19 To be successful, management must understand and back the plan Business Continuity tiers chart and business process segmentation for your organization is also very useful as a communication tool Tiers and segmentation concept is simple enough that non-technical personnel can see the bottom line RTO end result of technical evaluations Senior management does not need to understand the technology that is inside the tier or segment They can clearly see the RTO and the associated cost versus RTO trade-off
20 Sample of IBM software and where they fit into the tiers
21 Establish a generalized vision of the requirements by invoking the the methodology early in the selection cycle of technology
22 Gather information with the right questions Start with: 1. What is/are the business processes and applications that need to be recovered? 2. On what IT platform or platforms does it run? 3. What is the desired RTO? 4. What is the distance between the recovery sites (if there is one)? 5. What is the form of connectivity or infrastructure transport that will be used to transport the data to the recovery site? How much bandwidth is that? 6. What are the specific IT hardware and software configurations that need to be recovered? 7. What is the desired level of recovery? (Planned / Unplanned / Transaction Integrity) 8. What is the RPO? 9. What is the amount of data that needs to be recovered? 10.Who will design the solution? 11.Who will implement the solution?
23 Use the hourglass concept to segment the questions
24 Ask questions in a specific order to determine a solution set Note: this assumes a Risk Assessment, Business Impact Analysis, and current environment assessment has been completed. The answers to these questions come from that work.
25 Use RTO and Level of Recovery to identify candidate solutions The Recovery Time Objective (RTO) maps to a Business Continuity Tier Business Continuity Tier 7 RTO: continuous to 2 hours Business Continuity Tier 6 RTO: 1 to 6 hours Business Continuity Tier 5 RTO: 4 to 8 hours Business Continuity Tier 4 RTO: 6-12 hours Business Continuity Tier 3 RTO: hours Business Continuity Tier 2, more than 24 hours Business Continuity Tier1 RTO: 24 hours to 48 hours +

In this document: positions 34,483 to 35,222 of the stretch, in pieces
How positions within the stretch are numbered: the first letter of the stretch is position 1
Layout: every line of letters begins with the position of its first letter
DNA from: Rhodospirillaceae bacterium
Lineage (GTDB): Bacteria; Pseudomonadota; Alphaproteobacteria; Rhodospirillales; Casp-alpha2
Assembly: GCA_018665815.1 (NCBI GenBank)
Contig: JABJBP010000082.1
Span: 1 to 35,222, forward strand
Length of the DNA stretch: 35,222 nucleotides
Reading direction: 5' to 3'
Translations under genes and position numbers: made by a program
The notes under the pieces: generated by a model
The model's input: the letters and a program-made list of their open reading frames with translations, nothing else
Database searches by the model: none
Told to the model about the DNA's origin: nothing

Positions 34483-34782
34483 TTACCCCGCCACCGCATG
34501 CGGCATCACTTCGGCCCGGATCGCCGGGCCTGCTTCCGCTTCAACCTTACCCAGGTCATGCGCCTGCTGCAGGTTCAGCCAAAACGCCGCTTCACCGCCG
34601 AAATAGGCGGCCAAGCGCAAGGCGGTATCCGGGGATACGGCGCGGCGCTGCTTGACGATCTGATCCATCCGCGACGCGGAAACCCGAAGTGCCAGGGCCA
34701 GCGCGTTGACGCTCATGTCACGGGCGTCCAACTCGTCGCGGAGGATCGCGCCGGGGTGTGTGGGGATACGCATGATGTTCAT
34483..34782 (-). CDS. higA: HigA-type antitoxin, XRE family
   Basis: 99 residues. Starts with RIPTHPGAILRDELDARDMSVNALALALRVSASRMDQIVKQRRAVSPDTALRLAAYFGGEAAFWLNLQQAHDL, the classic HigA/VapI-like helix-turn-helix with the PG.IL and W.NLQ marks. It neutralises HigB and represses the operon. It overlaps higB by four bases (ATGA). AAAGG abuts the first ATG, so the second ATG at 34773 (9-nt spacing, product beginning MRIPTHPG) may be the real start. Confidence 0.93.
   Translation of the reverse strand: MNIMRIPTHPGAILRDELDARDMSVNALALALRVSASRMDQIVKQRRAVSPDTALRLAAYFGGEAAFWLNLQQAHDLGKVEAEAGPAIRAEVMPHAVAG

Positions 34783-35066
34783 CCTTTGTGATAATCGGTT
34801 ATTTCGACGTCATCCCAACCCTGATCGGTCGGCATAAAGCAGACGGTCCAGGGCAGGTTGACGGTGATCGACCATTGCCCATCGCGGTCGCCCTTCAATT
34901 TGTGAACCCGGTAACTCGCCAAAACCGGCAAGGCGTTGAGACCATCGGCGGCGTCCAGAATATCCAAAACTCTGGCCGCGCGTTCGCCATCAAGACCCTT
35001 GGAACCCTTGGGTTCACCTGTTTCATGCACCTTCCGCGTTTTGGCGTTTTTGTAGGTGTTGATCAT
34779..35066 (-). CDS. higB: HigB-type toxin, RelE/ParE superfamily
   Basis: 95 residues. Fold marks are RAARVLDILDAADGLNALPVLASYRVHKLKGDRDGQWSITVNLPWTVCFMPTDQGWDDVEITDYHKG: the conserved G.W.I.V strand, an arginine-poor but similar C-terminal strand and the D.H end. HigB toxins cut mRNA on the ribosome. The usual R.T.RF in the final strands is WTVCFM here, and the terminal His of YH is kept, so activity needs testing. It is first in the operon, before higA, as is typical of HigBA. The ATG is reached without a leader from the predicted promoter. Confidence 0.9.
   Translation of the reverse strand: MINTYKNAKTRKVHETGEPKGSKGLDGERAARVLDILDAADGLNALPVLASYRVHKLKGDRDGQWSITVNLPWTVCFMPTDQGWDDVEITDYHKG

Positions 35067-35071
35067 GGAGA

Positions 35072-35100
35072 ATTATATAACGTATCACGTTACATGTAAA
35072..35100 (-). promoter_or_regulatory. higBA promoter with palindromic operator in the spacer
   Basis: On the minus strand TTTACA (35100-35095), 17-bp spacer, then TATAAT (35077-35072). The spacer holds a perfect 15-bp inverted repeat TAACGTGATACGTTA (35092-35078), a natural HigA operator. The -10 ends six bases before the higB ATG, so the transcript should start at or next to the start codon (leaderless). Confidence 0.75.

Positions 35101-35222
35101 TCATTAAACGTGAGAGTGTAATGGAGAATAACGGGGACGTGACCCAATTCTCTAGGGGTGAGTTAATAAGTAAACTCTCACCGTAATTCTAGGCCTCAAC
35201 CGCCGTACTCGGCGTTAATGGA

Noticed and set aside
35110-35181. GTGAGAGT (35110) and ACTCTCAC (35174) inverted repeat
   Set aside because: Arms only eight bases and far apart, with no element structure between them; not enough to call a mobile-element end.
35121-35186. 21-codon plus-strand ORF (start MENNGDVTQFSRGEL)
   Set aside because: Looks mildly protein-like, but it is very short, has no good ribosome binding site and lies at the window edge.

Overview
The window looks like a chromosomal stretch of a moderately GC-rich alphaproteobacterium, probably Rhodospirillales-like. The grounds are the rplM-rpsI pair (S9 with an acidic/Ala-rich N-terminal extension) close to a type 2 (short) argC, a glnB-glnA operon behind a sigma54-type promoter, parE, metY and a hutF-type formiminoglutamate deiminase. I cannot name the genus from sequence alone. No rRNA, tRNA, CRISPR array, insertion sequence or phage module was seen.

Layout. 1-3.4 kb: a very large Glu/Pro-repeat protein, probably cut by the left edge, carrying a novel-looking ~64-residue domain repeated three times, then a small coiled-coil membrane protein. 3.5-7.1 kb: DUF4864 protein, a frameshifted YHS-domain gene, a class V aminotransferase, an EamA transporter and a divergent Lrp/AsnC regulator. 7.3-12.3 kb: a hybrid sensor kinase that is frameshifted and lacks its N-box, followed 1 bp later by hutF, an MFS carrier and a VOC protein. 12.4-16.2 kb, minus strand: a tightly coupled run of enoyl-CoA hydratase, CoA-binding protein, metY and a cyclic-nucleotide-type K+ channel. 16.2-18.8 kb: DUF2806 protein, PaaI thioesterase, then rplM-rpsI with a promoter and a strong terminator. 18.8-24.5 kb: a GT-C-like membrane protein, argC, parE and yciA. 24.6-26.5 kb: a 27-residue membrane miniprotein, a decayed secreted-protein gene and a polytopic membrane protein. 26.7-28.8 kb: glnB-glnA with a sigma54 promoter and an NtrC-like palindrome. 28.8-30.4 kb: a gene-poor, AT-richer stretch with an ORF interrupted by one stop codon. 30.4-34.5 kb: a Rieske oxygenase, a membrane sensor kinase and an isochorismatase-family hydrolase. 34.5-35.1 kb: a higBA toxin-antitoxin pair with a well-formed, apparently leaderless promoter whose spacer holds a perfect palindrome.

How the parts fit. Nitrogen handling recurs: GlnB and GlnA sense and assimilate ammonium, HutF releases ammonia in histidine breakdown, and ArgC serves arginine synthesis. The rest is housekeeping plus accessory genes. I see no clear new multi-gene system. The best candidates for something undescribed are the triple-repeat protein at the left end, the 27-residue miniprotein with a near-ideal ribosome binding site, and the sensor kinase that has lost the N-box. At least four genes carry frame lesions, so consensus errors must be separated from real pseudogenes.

26 Use RTO and Level of Recovery to identify candidate solutions (continued) Planned outage: The solution is required to only facilitate planned outages or data migrations Unplanned outage recovery is not necessary Unplanned outage: The solution is required, at the hardware and data integrity level, to facilitate unplanned outage recovery. Implies that planned outage support is also available in this solution Dot perform transaction integrity recovery at the application or database level Transaction integrity: The solution is required to provide unplanned outage recovery at the application and database transaction integrity level This level relies upon an underlying assumption that hardware level planned outage and unplanned outage support is also available
27 Solutions identified by RTO and level of recovery - example
28 Eliminate those solutions which do not suit the RTO
29 Turn over the solutions to be evaluated in detail After indentifying a preliminary set of valid candidate Business Continuity solutions The candidate solutions would be turned over to a skilled evaluation team Valid identified candidate solutions also dictates what mix of skills will be necessary on the evaluation team The evaluation team will need to further configure the candidate solutions into more detailed configurations to complete the evaluation The team will still make the final decision as to which of the identified options (or the blend of them) is the one that should be selected. Do not expect this methodology to be a perfect decision tree. It s intent is to provide an initial identification, in a repeatable, teachable manner, that can be performed by staff of varying skill levels, including relatively inexperienced staff
30 The goal of this process is to quickly identify proper candidate technology and solutions As simple as this methodology sounds, Business Continuity solutions for a given set of requirements is of significant value Much less time and skill is necessary to reach this preliminary solution identification in the evaluation cycle than would otherwise be experienced This methodology can manage the preliminary evaluation phase more consistently and repeatedly Can be taught to others easily This methodology also supports current best Business Continuity practices of segmenting
31 Update methodology as the technology changes This methodology flexible. The table-driven format allows for technology changes, Only the contents of the tiers chart change The methodology itself need not change Business Continuity technology is created or enhanced and results in an improvement of its tier of Business Continuity capability Add new technology to the appropriate RTO/Tier cell
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33 Sources IBM System Storage Business Continuity: Part 1 Planning Guide, SG IBM System Storage Business Continuity: Part 2 Solutions Guide, SG IBM System Storage Business Continuity Solutions Overview, SG IBM System Storage Business Continuity Solution Selection Methodology